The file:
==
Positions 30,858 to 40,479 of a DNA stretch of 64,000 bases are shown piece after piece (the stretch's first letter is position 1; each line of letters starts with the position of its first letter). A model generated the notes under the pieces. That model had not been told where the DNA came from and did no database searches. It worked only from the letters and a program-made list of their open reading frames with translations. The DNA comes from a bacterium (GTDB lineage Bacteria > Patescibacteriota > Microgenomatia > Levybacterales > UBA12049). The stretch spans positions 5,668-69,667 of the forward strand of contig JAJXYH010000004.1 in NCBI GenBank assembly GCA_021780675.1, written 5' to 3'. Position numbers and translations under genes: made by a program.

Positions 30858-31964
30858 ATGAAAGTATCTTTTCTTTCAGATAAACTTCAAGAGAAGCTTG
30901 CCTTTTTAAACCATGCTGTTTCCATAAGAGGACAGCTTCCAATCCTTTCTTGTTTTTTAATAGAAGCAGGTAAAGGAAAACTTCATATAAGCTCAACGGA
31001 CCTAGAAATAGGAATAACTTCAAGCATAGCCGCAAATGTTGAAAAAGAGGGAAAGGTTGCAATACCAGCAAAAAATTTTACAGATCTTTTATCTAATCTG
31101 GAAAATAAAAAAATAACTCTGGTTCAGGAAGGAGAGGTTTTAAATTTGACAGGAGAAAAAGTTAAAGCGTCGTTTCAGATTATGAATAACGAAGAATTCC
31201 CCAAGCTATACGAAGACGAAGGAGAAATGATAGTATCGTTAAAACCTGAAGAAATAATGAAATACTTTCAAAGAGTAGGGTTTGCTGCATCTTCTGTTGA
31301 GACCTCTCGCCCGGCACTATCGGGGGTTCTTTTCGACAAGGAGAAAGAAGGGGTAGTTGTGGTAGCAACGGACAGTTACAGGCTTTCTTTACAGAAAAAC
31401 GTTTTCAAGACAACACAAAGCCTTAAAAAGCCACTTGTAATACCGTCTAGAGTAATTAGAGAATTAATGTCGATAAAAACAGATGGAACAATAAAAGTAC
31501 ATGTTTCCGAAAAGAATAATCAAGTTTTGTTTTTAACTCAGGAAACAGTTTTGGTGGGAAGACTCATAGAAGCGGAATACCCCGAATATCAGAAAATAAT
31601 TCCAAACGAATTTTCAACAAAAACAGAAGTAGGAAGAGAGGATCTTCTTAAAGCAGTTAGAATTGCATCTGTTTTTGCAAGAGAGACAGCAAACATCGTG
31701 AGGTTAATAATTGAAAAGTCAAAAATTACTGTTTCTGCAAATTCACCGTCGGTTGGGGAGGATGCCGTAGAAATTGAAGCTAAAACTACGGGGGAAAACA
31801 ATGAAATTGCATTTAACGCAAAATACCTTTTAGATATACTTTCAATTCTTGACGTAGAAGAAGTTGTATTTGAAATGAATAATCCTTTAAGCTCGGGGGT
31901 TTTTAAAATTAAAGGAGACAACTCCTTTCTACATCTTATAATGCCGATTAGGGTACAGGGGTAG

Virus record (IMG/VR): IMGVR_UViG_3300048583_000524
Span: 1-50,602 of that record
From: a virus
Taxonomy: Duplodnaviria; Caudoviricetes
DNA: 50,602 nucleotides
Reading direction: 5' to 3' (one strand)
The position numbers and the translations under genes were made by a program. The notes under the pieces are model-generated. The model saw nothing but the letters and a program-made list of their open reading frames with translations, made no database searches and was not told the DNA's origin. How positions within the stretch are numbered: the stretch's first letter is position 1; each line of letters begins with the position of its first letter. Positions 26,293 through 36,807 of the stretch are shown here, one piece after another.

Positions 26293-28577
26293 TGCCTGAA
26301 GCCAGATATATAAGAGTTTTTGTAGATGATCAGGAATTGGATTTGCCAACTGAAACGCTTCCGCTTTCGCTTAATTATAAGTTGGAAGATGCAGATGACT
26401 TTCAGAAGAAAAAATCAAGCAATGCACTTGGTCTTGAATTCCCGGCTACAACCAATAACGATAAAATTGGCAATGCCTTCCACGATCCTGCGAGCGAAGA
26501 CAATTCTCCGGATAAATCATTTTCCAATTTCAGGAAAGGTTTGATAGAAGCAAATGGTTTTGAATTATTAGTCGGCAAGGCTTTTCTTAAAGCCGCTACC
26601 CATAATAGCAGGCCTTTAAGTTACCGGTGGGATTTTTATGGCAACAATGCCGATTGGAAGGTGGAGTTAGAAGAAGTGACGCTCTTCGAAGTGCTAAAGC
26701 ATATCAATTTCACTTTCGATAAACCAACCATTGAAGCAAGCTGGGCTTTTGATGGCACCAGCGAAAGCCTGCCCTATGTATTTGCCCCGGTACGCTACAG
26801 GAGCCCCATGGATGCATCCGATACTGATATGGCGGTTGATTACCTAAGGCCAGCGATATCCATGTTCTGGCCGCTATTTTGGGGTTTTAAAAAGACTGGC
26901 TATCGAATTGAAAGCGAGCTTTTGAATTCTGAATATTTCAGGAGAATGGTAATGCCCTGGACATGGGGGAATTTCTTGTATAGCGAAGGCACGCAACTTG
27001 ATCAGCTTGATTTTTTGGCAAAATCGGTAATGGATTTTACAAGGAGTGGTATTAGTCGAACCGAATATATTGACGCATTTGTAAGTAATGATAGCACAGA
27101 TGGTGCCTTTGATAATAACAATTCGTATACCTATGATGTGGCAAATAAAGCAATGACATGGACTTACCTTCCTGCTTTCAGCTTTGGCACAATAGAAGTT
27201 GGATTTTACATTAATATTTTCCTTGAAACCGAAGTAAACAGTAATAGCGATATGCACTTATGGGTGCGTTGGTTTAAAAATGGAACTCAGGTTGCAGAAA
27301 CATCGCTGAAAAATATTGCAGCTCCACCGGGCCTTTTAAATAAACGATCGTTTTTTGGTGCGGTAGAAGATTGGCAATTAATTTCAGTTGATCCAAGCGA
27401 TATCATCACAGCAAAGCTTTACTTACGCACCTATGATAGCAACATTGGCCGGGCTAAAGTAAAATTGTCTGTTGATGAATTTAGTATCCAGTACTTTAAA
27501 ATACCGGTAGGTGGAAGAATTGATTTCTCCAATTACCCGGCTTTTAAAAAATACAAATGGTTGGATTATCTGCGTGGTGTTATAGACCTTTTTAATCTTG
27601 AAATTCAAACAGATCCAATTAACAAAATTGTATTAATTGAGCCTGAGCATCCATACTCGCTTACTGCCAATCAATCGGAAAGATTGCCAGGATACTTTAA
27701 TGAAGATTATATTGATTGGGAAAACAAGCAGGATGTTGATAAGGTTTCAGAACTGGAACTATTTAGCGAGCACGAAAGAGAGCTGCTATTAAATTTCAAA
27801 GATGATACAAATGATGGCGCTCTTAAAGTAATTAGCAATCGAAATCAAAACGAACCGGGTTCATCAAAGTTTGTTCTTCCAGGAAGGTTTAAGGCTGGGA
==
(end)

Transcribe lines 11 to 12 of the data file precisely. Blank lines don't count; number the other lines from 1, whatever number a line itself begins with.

31601 TCCAAACGAATTTTCAACAAAAACAGAAGTAGGAAGAGAGGATCTTCTTAAAGCAGTTAGAATTGCATCTGTTTTTGCAAGAGAGACAGCAAACATCGTG
31701 AGGTTAATAATTGAAAAGTCAAAAATTACTGTTTCTGCAAATTCACCGTCGGTTGGGGAGGATGCCGTAGAAATTGAAGCTAAAACTACGGGGGAAAACA